The mating portion 102A-B may be connected to a top side of the mounting frame 101. The mating portion 102A-B may be configured for coupling the connector housing 100 with a complementary connector (not shown). For example, the mating portion 102A-B may include notches, latches, guide ramps, and the like to establish a mechanical connection with a complementary connector.
The mounting frame 101 may include a mounting surface 105. When mounting the connector housing 100 to a substrate, such as a printed circuit board, for example, the mounting surface 105 may abut a surface of the substrate.
One or more receiving slots 103 may extend through the mounting frame 105 from the mounting side thereof to the top side thereof. Each receiving slot 103 may be adapted to retain a respective IMLA (not shown). The receiving slots 103 may be aligned parallel to each other and to the sides of the connector housing 100. The slots 103 may extend along the mounting frame 105 between the first mating portion 102A and the second mating portion 102B.
The mounting frame may include one or more areas of reduced rigidity, such as notches 104A-B. The notches 104A-B may be areas of the mounting frame 101 that are thinner than surrounding areas of the mounting frame 101. The notches 104A-B may extend across the mounting frame 101, intersecting the tops of the receiving slots 103. In another embodiment, areas of reduced rigidity may include voids (not shown) within the mounting frame that are open to a surface of the mounting frame.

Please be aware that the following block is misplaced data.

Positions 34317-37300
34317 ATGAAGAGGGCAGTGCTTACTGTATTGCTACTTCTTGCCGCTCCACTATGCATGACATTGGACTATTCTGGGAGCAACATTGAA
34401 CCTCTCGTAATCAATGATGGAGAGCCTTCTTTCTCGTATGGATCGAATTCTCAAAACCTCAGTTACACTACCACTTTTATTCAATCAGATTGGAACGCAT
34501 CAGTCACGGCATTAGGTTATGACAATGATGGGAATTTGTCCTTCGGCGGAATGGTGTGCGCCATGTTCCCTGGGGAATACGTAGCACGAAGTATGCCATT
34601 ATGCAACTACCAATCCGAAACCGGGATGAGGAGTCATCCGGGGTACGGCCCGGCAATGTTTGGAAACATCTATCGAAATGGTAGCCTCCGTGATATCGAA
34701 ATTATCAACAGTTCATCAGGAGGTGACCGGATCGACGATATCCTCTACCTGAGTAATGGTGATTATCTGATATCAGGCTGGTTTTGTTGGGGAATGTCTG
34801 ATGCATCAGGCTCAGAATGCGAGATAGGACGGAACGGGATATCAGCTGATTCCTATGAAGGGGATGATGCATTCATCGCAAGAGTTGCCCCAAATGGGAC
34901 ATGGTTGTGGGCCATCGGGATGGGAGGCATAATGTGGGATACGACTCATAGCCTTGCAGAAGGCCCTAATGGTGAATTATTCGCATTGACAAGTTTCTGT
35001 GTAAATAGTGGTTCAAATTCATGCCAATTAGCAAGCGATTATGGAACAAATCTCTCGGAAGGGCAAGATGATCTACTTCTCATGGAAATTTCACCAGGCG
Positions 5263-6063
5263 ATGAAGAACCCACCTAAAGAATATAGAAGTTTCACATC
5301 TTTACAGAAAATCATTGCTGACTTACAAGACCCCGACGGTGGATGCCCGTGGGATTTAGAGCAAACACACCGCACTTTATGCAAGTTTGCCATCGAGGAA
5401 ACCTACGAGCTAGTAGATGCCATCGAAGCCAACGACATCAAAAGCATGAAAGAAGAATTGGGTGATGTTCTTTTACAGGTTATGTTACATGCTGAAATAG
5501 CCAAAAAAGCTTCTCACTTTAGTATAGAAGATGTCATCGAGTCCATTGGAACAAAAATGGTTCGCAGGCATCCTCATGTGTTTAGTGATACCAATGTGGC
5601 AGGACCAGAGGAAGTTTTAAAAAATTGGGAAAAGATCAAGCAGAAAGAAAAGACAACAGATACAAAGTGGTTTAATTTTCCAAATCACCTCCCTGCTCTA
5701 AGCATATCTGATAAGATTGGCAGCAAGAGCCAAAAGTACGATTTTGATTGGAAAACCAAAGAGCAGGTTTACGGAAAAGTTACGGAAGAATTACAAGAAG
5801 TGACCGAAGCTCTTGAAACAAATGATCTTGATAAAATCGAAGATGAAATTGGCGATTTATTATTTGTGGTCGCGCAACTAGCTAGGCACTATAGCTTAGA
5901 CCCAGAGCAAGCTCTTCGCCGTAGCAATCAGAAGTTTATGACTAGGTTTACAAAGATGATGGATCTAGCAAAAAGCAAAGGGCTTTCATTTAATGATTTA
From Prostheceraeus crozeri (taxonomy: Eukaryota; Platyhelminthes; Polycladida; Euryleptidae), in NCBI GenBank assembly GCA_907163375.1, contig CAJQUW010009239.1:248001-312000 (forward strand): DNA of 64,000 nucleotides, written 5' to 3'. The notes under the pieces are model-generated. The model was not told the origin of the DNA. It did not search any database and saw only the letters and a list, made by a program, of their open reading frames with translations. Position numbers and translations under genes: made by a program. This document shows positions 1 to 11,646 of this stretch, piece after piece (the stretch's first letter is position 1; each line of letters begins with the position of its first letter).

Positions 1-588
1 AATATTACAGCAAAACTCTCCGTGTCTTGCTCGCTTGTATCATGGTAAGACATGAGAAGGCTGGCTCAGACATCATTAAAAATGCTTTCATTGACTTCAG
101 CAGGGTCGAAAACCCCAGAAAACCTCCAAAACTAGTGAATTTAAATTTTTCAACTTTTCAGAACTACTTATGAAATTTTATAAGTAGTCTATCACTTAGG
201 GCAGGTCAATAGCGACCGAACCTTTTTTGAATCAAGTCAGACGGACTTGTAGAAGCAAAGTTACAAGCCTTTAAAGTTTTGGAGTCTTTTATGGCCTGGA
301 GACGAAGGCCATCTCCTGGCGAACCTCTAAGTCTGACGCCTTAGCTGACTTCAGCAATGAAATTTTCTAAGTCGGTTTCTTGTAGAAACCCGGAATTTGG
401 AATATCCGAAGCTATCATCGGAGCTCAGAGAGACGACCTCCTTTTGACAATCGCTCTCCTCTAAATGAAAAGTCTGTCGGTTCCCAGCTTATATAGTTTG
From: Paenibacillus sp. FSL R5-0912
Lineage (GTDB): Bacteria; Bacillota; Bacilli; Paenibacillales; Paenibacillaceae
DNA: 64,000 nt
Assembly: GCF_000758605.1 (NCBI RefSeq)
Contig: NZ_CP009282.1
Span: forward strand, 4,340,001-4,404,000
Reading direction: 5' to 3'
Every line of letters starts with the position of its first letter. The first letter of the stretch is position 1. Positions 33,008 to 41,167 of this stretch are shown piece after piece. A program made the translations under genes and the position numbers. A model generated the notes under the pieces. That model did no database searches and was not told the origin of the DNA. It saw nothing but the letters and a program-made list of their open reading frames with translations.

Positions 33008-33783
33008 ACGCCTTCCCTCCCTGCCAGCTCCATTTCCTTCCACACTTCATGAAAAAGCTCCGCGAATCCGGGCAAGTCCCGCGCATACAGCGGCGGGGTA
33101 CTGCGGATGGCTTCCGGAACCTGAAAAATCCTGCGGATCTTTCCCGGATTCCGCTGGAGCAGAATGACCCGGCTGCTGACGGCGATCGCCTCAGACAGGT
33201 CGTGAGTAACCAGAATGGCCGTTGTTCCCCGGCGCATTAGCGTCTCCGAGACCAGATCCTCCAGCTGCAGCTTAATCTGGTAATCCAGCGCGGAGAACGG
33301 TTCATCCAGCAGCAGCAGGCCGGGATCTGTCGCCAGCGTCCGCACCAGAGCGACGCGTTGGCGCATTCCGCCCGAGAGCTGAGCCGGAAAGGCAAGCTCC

An IMLA 200 may be used for single-ended signaling, differential signaling, or a combination of single-ended signaling and differential signaling. Each contact 204 may be selectively designated as a ground contact 202A or a signal contact 202B. The signal contact 202B may be a single-ended signal conductor or one of a differential signal pair of signal conductors.
Each contact 202A-B may include a respective mating end 203A-B. The mating ends 203A-B may each be configured to engage an complementary mating end (not shown) of another connector. For example, the mating end 203A-B may be configured as a blade (male) contact, or as a receptacle (female) contact. The ground contacts 202A may include a mating end 203A which may extend beyond the mating ends of the other contacts. Thus, the ground contacts 202A may mate with complementary contacts before any of the signal contacts mates.